In its first show of 2009, Kicken Berlin presented an overview of art photography from 1896 to 1916. The following text is an excerpt from the show’s press release written by Carolin Förster, Berlin based photo historian.
The turn of the century saw the establishment of an ‘international style’ in photography, laying claim to the medium’s recognition as a fine art. An additional goal of the Pictorialist movement was modernity; in contrast to the medium’s commercial and private uses, art photographers aspired to transform reality. By adapting the subjects of Symbolism, art nouveau’s awareness of form, and the craftsmanship of the Arts and Crafts Movement, they participated in the artistic avant-garde of fin de siècle Modernism and conveyed a very clear message: Photography is art.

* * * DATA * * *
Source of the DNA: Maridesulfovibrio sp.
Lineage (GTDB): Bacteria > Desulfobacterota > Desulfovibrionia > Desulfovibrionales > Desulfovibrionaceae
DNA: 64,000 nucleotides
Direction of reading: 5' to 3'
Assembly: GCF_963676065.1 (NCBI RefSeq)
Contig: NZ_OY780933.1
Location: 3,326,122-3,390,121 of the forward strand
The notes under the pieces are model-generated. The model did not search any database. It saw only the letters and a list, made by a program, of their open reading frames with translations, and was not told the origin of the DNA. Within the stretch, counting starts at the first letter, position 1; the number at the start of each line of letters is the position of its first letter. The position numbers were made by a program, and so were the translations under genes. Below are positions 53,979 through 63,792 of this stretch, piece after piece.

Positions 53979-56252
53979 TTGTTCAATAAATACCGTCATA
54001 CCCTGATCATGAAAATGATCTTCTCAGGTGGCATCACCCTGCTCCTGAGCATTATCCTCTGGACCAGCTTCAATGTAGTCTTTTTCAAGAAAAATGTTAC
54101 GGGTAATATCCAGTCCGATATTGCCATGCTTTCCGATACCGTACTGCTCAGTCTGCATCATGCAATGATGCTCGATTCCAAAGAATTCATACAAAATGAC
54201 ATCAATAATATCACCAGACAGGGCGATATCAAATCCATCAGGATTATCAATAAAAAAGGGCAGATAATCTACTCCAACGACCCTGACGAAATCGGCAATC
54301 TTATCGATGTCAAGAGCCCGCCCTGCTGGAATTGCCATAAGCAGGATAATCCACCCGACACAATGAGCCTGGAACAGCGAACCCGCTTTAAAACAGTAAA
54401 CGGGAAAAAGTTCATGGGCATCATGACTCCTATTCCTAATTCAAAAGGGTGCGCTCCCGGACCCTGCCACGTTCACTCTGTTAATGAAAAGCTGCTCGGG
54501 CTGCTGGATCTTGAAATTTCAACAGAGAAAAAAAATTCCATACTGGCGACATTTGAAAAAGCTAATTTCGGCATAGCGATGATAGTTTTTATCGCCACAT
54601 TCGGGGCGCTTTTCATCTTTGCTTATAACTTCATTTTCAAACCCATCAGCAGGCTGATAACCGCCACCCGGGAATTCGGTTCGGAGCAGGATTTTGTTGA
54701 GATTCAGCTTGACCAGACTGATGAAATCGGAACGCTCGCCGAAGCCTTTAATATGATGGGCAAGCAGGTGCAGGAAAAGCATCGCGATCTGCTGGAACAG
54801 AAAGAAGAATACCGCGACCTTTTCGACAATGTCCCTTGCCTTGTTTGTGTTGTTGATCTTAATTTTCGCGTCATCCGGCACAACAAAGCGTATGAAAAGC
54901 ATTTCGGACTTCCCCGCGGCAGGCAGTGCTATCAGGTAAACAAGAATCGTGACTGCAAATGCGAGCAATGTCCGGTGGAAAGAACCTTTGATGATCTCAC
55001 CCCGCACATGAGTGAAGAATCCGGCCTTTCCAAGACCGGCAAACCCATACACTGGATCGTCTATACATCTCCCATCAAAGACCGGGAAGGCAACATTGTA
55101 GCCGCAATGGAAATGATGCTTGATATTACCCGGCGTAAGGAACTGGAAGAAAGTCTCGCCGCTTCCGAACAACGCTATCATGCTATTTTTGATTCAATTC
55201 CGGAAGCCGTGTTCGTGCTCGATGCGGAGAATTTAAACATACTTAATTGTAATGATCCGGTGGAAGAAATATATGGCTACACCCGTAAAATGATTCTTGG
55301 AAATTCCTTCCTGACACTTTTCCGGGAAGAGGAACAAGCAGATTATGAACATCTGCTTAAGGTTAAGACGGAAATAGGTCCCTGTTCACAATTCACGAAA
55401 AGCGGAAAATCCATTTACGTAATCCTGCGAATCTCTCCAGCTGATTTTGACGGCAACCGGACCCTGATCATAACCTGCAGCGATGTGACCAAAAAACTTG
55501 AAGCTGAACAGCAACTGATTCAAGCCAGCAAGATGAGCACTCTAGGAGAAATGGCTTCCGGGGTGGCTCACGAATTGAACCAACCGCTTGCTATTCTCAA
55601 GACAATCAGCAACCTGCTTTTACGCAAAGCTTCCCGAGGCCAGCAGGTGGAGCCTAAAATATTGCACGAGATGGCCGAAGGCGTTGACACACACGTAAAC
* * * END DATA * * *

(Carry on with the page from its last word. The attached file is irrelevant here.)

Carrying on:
Rather than being obvious or shocking, this modernity was hidden within individual aesthetic expression and in the art object’s sumptuous materiality. Numerous photography clubs, magazines, and museum exhibitions provided art photographers with a forum for critical recognition. The movement’s important centers included Vienna, Hamburg, and London, and it found its most important champion in the American Alfred Stieglitz, who published the magazine Camera Work.
Study, Heinrich Kuehn, photogravure 1911